How to improve holidays with children

Hey Mum, let's take a tour of Friuli

My kids were eating twirly pasta the other night (I do like to be adventurous with their food) when Stanley piped up with one of his classic mealtime observations. "You've been to fusilli, haven't you Mum?" he asked. I had to admit I hadn't - but he was nearly right - because I have been to the nearest sounding place, Friuli, and I've raved about it ever since. This was one of the rare holidays I've taken on my own, and all I did, from the moment I arrived, was wish I'd brought the kids with me. Because, once you're there, it's hard to ignore the fact that Friuli-Venezia Giulia is one of the finest places in bella Italia to take your little bambini.

In case you don't know where it is (for some reason, it represents a bit of a blind spot for Brits), Friuli is the region near Slovenia in the north - or "the lumpy bit at the top of the boot", as Stan so poetically puts it. The lumps shouldn't put you off, though; this muffin-top is a mere disguise for a hidden gem that is, as yet, largely undiscovered by major tour operators.

Let's start with the beaches. My first stop, the coastal town of Grado, recently won the Regina delle Spiagge (best beach in Italy award), and with good reason: it has miles of fine golden sand and shallow warm waters, so it's just crying out for tiny toes to explore it. Shady boulevards and gardens give the place a lovely laid-back tranquillity, making it a perfect place to laze away the hours.

The winding streets of the old town and the little harbour, too, add to the idyllic atmosphere, and you can even take a boat trip to Venice from here if you're in need of some hustle and bustle. But if you want some real action, take the kids to the Thermal Water Park, just set back from the beach, with its hydromassage waterfall jets and water slides.

As far as accommodation goes, pretty much everything is child-friendly: check out the selection at Grado Hotels (00 39 04 318 2929 gradohotels.net).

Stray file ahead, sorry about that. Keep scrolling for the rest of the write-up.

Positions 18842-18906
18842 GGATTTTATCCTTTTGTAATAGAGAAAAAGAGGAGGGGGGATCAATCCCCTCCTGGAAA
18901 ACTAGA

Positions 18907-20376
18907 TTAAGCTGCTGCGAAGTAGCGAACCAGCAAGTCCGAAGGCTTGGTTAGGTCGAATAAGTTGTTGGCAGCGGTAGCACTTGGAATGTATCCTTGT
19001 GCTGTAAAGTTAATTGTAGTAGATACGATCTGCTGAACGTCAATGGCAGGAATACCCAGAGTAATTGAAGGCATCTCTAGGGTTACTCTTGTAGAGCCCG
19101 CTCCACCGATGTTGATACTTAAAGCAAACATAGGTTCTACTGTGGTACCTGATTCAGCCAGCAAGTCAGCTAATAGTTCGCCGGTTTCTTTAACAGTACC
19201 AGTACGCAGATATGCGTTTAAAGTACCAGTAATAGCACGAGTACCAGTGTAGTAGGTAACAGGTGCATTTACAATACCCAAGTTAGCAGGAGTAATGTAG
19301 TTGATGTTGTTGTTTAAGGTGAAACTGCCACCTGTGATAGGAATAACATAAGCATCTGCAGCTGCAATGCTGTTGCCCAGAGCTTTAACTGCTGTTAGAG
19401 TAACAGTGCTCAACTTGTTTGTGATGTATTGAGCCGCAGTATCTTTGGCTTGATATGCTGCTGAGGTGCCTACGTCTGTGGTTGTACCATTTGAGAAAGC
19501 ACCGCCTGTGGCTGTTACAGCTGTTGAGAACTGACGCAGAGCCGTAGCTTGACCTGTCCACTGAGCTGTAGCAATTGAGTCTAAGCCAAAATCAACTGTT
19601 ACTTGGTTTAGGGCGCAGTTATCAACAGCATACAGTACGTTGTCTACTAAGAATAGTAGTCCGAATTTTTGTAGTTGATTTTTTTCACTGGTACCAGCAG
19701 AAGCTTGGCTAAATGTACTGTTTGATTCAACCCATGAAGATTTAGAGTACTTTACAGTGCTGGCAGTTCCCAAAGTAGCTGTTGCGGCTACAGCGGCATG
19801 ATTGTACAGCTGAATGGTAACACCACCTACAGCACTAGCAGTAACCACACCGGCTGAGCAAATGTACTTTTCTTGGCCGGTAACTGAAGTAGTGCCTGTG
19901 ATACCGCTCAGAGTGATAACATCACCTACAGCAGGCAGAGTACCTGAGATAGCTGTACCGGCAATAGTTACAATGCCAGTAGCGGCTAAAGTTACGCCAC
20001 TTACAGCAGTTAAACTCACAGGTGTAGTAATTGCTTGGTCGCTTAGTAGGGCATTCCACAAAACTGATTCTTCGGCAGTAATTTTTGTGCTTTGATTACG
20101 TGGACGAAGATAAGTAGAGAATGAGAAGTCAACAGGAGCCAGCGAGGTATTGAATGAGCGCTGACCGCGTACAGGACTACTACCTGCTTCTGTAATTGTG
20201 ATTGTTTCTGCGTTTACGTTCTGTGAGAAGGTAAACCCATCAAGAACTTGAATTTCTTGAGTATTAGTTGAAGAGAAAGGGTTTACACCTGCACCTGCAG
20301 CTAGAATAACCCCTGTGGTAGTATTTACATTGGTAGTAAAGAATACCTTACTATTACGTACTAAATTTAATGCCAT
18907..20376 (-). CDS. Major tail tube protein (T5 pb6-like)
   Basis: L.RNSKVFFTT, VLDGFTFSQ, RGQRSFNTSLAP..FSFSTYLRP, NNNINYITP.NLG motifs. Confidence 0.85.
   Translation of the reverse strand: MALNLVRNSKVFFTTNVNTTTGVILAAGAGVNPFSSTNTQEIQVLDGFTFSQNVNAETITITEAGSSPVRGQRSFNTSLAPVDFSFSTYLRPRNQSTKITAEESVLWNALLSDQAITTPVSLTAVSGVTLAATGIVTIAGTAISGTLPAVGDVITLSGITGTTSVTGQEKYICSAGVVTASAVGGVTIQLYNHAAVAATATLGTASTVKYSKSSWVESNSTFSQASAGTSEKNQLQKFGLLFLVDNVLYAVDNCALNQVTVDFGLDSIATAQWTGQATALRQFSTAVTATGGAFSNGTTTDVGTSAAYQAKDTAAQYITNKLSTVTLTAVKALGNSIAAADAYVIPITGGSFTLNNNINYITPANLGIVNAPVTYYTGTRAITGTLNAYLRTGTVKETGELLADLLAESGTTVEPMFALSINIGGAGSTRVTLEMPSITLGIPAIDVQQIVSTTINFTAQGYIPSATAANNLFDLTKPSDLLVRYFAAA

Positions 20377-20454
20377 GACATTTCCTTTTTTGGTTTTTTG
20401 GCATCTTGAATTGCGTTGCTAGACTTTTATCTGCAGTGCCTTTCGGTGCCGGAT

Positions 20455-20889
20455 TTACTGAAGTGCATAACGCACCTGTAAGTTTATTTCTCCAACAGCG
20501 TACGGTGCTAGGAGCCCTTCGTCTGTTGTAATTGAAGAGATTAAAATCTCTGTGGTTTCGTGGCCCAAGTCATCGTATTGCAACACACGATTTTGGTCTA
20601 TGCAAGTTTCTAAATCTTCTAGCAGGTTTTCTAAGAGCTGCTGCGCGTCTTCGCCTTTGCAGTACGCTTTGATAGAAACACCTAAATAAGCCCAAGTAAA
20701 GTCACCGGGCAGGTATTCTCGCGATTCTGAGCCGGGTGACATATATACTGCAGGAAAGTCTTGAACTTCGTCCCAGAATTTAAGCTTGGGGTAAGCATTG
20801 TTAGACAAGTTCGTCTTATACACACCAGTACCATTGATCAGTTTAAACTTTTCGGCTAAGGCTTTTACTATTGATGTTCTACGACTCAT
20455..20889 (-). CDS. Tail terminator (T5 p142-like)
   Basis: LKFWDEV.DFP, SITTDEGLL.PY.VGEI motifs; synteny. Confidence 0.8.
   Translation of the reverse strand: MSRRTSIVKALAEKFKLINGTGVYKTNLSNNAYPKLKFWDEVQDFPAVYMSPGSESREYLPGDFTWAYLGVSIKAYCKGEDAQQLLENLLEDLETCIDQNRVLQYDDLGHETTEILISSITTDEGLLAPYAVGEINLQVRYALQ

The larger seaside resort of Lignano is also worth exploring, with its myriad gelateria and mini theme parks. I stayed in the Hotel Arizona (00 39 04 3295 7403; hotel-arizona.it) perfect for families and a few hundred yards from the lovely wide sandy beach. Bliss.

But the beaches aren't the only reason to take the kids to Friuli; budding archaeologists will be intrigued by the treasures of the region, which include the best preserved Roman mosaics in Europe. Spend a few fascinating hours in the Roman town of Aquielia. The museum (museo archeo-aquileia. it) is a must, and on no account leave without visiting the little cake shop just by the basilica, which serves the best strawberry cakes ever. Friuli's School of Mosaic (scuolamosaicis tifriuli.it/en) is a good place to pry, with its beautiful displays. Students come from across the world to learn the Roman and Byzantine mosaic techniques here.

My final stop was up in the hills: the village of San Daniele (infosandaniele. com), famed for being beautiful as well as for producing the world-acclaimed ham. Which brings me to yet another reason to visit this region: even the kids will love the food here. A meal in the courtyard at Alle Vecchie Carceri (00 39 04 3295 7403; allevecchiecar ceri.it) will melt the tastebuds of even the fussiest eater. What better way to prove to the kids that there's more to Italian repertoire than twirly pasta?

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